Gay group wearing ‘lesbians are women’ t-shirts are removed by police from the National Theatre bar after a transgender staff member was offended by their views
- The bitter episode took place in theatre’s Green Room bar on Friday evening
- Several members of the group were wearing shirts with the definition of lesbian
- Theatre said the women were ‘disruptive’ and had banned campaign material
The National Theatre has become embroiled in a bitter war of words with a group of lesbian women, after allegedly refusing to serve them drinks because a trans staff member was offended by their views.
The episode took place in theatre’s Green Room bar in the run up to London Pride, and resulted in the police being called and asking the 15 women to leave.
One of the women, Natash Read, wrote on Facebook: ‘The refusal followed a conversation with some of the lesbians in the group who were wearing t-shirts with the dictionary definition of lesbian.
‘The upshot was that the police were called to remove a bunch of sober, peaceful women, mostly lesbians for no reason other than responding to a question from a member of staff with an answer that did not align with her political beliefs, or indeed with facts, such as the fact that women don’t have penises.’
The t-shirts appear to be an attempt to make a distinction between trans women and lesbian women and represent a complex argument in the LGBT community.
The controversial t-shirts read: ‘Lesbian: a woman who loves other women’, a member of the activism group, who said they just sat down for a drink, is pictured in the Green Room bar
Natasha also explained that the member of staff initiated the conversation, and asked if any of the women had been involved in the ‘get the L out’ action at Pride the previous year.
The movement of lesbians and feminists is opposed to what they described as the ‘increasingly anti-lesbian and misogynistic LGBT movement and the erasure of lesbians’, and has been accused of being transphobic.
Natasha continued: ‘When the answer was yes, she walked off saying she didn’t want anything to do with us, or similar.
‘It was after this that the decision was made to not serve anyone who was “part of the protest group”.’
Police were called to the Green Room bar and got into a dispute with the group of activists
The Get The L Out group states on its website that ‘new ‘queer’ LGBT politics coerces lesbians to accept the penis as a female organ, and promotes heterosexual intercourse between male and female as a form of lesbian sex.’
When the women refused to leave, police were called to The National Theatre.
A video captured by one of the party shows two police officers in a standoff with a group of around a dozen women, who appeared to be politely declining to leave the premises.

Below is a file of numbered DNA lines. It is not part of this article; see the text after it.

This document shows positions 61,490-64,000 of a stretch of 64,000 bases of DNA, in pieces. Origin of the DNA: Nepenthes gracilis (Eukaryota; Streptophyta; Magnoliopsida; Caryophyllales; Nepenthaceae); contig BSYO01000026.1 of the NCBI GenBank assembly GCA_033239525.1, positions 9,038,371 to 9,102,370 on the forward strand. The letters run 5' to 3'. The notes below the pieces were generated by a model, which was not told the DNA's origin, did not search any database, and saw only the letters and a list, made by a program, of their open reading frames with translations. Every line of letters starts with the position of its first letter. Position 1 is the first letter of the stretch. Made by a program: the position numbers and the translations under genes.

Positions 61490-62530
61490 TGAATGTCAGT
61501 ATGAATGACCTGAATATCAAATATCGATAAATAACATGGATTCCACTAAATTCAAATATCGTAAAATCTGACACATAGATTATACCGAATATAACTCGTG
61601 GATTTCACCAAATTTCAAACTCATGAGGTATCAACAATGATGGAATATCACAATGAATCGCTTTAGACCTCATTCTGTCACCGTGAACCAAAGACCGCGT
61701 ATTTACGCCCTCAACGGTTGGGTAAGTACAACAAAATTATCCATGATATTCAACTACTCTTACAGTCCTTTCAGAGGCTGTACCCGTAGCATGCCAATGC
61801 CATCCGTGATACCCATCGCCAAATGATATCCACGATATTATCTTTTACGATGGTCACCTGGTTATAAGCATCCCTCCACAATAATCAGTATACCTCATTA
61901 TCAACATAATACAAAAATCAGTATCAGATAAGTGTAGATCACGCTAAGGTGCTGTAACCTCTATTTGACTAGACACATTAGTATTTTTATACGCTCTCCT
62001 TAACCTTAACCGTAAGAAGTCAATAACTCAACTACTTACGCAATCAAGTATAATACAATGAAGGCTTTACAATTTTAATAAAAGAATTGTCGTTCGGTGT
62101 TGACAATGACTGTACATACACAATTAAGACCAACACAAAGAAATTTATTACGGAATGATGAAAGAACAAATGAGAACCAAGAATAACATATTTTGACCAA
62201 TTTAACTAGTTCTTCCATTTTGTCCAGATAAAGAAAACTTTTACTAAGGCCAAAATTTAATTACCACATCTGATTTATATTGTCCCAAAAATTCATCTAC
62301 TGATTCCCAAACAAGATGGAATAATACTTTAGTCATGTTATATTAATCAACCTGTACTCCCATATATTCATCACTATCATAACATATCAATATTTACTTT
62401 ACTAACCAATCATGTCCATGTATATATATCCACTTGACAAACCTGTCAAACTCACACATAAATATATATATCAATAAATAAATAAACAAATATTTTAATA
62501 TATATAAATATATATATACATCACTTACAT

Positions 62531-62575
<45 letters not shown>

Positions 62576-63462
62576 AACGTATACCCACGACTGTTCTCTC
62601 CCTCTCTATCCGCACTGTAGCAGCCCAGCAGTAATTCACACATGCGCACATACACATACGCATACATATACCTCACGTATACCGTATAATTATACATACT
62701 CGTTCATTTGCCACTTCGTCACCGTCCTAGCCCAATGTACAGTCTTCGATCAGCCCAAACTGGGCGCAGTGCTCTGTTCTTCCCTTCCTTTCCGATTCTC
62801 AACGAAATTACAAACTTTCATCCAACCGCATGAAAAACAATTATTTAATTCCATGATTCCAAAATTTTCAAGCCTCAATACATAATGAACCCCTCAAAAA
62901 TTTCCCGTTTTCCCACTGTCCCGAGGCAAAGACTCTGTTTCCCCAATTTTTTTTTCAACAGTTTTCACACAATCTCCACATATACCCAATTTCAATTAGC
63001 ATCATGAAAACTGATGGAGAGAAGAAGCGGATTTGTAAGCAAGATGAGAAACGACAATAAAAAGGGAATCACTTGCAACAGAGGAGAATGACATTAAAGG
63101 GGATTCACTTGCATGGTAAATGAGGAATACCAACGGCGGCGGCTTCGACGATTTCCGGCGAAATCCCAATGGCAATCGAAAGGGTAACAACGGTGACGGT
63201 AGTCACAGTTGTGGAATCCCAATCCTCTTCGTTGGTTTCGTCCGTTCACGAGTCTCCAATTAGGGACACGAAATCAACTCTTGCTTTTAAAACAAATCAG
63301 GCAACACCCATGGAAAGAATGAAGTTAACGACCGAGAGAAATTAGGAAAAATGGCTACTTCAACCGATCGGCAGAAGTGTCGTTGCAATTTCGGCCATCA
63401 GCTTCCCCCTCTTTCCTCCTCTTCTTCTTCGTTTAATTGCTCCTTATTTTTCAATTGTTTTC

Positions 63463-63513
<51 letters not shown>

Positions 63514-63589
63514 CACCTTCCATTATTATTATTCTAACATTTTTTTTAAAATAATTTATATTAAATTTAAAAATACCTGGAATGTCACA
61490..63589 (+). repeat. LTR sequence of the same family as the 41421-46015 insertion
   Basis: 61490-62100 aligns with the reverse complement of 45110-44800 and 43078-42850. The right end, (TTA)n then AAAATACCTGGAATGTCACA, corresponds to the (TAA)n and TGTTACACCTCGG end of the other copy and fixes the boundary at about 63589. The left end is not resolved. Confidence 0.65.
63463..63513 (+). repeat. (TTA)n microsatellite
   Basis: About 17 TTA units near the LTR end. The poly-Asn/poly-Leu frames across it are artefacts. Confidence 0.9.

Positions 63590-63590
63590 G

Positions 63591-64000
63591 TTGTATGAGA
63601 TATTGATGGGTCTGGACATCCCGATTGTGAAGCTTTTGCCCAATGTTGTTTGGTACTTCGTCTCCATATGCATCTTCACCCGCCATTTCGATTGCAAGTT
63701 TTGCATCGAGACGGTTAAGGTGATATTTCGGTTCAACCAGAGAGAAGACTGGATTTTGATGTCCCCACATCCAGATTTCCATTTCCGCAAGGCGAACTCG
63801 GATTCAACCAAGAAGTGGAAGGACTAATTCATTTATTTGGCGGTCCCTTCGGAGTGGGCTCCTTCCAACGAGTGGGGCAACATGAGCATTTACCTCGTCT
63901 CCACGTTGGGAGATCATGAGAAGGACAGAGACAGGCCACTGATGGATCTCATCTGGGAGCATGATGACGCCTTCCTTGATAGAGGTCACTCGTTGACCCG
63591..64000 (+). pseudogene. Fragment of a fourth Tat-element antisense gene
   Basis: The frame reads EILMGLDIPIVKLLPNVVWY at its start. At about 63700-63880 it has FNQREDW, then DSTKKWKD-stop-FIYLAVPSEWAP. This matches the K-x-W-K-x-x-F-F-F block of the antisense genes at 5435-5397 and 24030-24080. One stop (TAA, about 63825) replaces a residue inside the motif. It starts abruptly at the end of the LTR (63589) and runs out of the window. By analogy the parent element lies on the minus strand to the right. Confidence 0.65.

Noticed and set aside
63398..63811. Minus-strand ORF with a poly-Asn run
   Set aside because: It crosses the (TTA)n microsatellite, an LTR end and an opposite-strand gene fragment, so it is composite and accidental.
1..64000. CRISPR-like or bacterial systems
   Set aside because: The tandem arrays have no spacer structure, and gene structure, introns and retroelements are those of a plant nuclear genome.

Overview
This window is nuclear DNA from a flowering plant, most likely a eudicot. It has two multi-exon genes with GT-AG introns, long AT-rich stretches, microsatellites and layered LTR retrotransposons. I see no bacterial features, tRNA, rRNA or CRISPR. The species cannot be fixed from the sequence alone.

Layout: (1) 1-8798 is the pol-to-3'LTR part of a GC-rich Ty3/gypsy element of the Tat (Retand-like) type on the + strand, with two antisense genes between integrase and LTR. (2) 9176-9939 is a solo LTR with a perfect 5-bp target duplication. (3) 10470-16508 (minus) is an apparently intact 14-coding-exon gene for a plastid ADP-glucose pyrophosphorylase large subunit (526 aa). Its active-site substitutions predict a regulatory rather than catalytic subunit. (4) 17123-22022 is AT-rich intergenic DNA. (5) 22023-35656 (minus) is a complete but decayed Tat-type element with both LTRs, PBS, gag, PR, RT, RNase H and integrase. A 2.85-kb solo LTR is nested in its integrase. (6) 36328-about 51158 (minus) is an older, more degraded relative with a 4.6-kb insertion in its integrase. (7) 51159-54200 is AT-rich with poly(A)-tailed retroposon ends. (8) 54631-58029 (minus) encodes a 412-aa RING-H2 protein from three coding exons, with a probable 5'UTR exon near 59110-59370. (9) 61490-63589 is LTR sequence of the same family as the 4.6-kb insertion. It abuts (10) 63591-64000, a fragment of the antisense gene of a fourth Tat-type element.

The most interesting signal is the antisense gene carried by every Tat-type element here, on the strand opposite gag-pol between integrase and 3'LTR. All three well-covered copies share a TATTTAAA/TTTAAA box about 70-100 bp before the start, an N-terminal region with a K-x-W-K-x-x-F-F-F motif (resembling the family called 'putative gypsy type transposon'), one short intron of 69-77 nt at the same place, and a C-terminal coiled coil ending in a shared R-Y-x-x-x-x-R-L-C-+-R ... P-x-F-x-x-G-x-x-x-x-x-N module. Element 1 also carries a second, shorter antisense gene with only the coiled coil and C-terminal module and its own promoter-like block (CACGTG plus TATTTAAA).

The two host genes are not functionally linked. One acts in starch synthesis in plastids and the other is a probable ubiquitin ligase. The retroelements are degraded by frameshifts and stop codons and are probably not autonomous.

The National Theatre has hit back at the group’s claims, saying they didn’t give prior notice that they would be wearing campaign material, and added that they wouldn’t tolerate ‘disruptive behaviour’.
Two officers talk to the women. Some wore t-shirts with the definition of the word lesbian
On Friday night the theatre said on Twitter that it ‘respects and values our trans staff, company and audience members. As such, if the behaviour of visitors impinges on their ability to feel supported and safe, we will take action.’
Last night, Lisa Burger, the joint chief executive of the National Theatre, said in a longer statement that the women had provoked ‘a series of disturbances’ which ‘culminated in abusive behaviour towards our staff’.
She said witnesses corroborated this.
It is alleged that the women refused to put placards with controversial slogans out of sight, with messages such as ‘Lesbian visibility’, ‘Children need therapy not puberty blockers hormones and therapy’ and ‘Transing children is abuse.’
Lisa Burger added: ‘The clothing, gender or sexuality of the group was not a factor in the decision, which was reluctantly taken on the basis of the group’s behaviour and what was said.
‘The National Theatre must be an inclusive place for everyone, and that means asking visitors to conduct themselves in a way that respects that principle.’
The bitter episode took place in the National Theatre’s Green Room bar on Friday evening
Natasha Read said that her group weren’t disruptive and that the bar even served a man who was with them, but refused the women. He appeared in her live Facebook video and was not wearing the ‘lesbian’ t-shirt.
Ms Read alleged that action was taken simply because the staff member in question didn’t agree with the group’s views.
She said on Facebook: ‘The refusal followed a conversation with some of the lesbians in the group who were wearing t shirts with the dictionary definition of lesbian.’